http://www.reportlinker.com


__________________________
Contact Clare: [email protected]
US: (339)-368-6001
Intl: +1 339-368-6001

To view the original version on PR Newswire, visit:http://www.prnewswire.com/news-releases/artificial-intelligence-a-practical-assessment----reportlinker-review-300162990.html

SOURCE Reportlinker

More Stories By PR Newswire

Copyright © 2007 PR Newswire. All rights reserved. Republication or redistribution of PRNewswire content is expressly prohibited without the prior written consent of PRNewswire. PRNewswire shall not be liable for any errors or delays in the content, or for any actions taken in reliance thereon.

CloudEXPO Stories
The Internet of Things will challenge the status quo of how IT and development organizations operate. Or will it? Certainly the fog layer of IoT requires special insights about data ontology, security and transactional integrity. But the developmental challenges are the same: People, Process and Platform and how we integrate our thinking to solve complicated problems. In his session at 19th Cloud Expo, Craig Sproule, CEO of Metavine, demonstrated how to move beyond today's coding paradigm and share the must-have mindsets for removing complexity from the development process, accelerate application delivery times, and ensure that developers will become heroes (not bottlenecks) in the IoT revolution.
CloudEXPO New York 2018, colocated with DXWorldEXPO New York 2018 will be held November 11-13, 2018, in New York City and will bring together Cloud Computing, FinTech and Blockchain, Digital Transformation, Big Data, Internet of Things, DevOps, AI, Machine Learning and WebRTC to one location.
DevOps with IBMz? You heard right. Maybe you're wondering what a developer can do to speed up the entire development cycle--coding, testing, source code management, and deployment-? In this session you will learn about how to integrate z application assets into a DevOps pipeline using familiar tools like Jenkins and UrbanCode Deploy, plus z/OSMF workflows, all of which can increase deployment speeds while simultaneously improving reliability. You will also learn how to provision mainframe system as cloud-like service.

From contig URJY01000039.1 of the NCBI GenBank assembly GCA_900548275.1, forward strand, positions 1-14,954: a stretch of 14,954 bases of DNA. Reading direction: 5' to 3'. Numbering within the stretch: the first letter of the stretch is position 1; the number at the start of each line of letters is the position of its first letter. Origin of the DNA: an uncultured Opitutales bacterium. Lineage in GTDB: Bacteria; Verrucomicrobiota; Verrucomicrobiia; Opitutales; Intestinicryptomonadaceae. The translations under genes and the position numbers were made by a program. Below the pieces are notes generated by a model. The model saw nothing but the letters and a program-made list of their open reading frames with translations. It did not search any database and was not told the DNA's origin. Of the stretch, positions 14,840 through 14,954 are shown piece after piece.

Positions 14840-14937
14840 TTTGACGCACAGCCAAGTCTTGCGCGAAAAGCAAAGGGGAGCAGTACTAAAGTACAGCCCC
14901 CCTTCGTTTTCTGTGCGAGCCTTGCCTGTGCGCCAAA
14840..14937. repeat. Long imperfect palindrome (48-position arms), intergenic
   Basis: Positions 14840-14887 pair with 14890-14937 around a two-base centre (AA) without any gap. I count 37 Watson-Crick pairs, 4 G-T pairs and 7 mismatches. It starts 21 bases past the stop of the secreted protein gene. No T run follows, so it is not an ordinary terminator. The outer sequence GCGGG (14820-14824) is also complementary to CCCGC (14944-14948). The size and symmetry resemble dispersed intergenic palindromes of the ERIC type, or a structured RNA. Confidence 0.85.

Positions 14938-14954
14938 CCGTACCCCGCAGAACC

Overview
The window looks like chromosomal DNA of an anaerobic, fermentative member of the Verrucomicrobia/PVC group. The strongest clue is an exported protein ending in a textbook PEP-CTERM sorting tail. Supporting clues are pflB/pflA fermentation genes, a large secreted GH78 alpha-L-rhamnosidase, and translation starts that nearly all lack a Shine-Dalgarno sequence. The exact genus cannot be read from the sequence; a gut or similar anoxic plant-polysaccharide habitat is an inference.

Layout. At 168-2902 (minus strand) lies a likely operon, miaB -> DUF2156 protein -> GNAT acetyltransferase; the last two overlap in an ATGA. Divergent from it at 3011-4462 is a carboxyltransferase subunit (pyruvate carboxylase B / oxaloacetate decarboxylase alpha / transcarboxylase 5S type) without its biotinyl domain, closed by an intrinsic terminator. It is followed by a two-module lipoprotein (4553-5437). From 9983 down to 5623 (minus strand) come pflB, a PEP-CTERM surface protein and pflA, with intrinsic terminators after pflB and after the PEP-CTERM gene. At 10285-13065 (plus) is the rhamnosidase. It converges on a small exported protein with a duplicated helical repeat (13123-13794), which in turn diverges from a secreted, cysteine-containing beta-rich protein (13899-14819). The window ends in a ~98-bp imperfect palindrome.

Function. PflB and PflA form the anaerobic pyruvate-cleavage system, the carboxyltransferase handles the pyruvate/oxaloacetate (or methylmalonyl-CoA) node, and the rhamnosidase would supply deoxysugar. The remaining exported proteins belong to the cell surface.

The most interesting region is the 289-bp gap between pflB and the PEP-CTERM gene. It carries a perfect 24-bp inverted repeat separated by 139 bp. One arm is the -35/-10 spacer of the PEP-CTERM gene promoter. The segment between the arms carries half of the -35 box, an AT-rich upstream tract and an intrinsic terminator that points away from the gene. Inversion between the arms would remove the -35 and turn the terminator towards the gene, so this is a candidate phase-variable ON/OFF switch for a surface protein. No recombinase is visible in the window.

The best way to leverage your Cloud Expo presence as a sponsor and exhibitor is to plan your news announcements around our events. The press covering Cloud Expo and @ThingsExpo will have access to these releases and will amplify your news announcements. More than two dozen Cloud companies either set deals at our shows or have announced their mergers and acquisitions at Cloud Expo. Product announcements during our show provide your company with the most reach through our targeted audiences.
What are the new priorities for the connected business? First: businesses need to think differently about the types of connections they will need to make – these span well beyond the traditional app to app into more modern forms of integration including SaaS integrations, mobile integrations, APIs, device integration and Big Data integration. It’s important these are unified together vs. doing them all piecemeal. Second, these types of connections need to be simple to design, adapt and configure. Plus, with the proliferation of IoT, there is an explosion in the number of devices requiring interconnection - both in terms of asset monitoring and spatial analytics.